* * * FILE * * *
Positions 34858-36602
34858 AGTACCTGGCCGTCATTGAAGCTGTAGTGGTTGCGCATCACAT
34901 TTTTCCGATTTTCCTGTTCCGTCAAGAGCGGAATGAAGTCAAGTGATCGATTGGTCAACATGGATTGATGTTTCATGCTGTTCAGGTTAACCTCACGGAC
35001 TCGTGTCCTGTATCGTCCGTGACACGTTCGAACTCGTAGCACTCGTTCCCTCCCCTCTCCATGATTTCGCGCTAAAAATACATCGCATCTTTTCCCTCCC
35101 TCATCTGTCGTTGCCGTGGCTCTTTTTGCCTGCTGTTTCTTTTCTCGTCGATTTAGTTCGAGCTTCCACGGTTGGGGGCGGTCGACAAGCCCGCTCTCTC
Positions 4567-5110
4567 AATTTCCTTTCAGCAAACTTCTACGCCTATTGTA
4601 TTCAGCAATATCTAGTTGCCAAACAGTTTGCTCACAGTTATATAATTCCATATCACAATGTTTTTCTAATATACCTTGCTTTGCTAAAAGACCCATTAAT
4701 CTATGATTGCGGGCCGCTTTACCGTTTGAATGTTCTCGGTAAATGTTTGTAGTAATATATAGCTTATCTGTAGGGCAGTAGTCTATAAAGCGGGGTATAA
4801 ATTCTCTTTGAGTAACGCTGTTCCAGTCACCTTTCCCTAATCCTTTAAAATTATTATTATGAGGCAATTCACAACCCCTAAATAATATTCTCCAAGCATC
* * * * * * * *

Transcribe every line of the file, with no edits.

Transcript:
Positions 34858-36602
34858 AGTACCTGGCCGTCATTGAAGCTGTAGTGGTTGCGCATCACAT
34901 TTTTCCGATTTTCCTGTTCCGTCAAGAGCGGAATGAAGTCAAGTGATCGATTGGTCAACATGGATTGATGTTTCATGCTGTTCAGGTTAACCTCACGGAC
35001 TCGTGTCCTGTATCGTCCGTGACACGTTCGAACTCGTAGCACTCGTTCCCTCCCCTCTCCATGATTTCGCGCTAAAAATACATCGCATCTTTTCCCTCCC
35101 TCATCTGTCGTTGCCGTGGCTCTTTTTGCCTGCTGTTTCTTTTCTCGTCGATTTAGTTCGAGCTTCCACGGTTGGGGGCGGTCGACAAGCCCGCTCTCTC
Positions 4567-5110
4567 AATTTCCTTTCAGCAAACTTCTACGCCTATTGTA
4601 TTCAGCAATATCTAGTTGCCAAACAGTTTGCTCACAGTTATATAATTCCATATCACAATGTTTTTCTAATATACCTTGCTTTGCTAAAAGACCCATTAAT
4701 CTATGATTGCGGGCCGCTTTACCGTTTGAATGTTCTCGGTAAATGTTTGTAGTAATATATAGCTTATCTGTAGGGCAGTAGTCTATAAAGCGGGGTATAA
4801 ATTCTCTTTGAGTAACGCTGTTCCAGTCACCTTTCCCTAATCCTTTAAAATTATTATTATGAGGCAATTCACAACCCCTAAATAATATTCTCCAAGCATC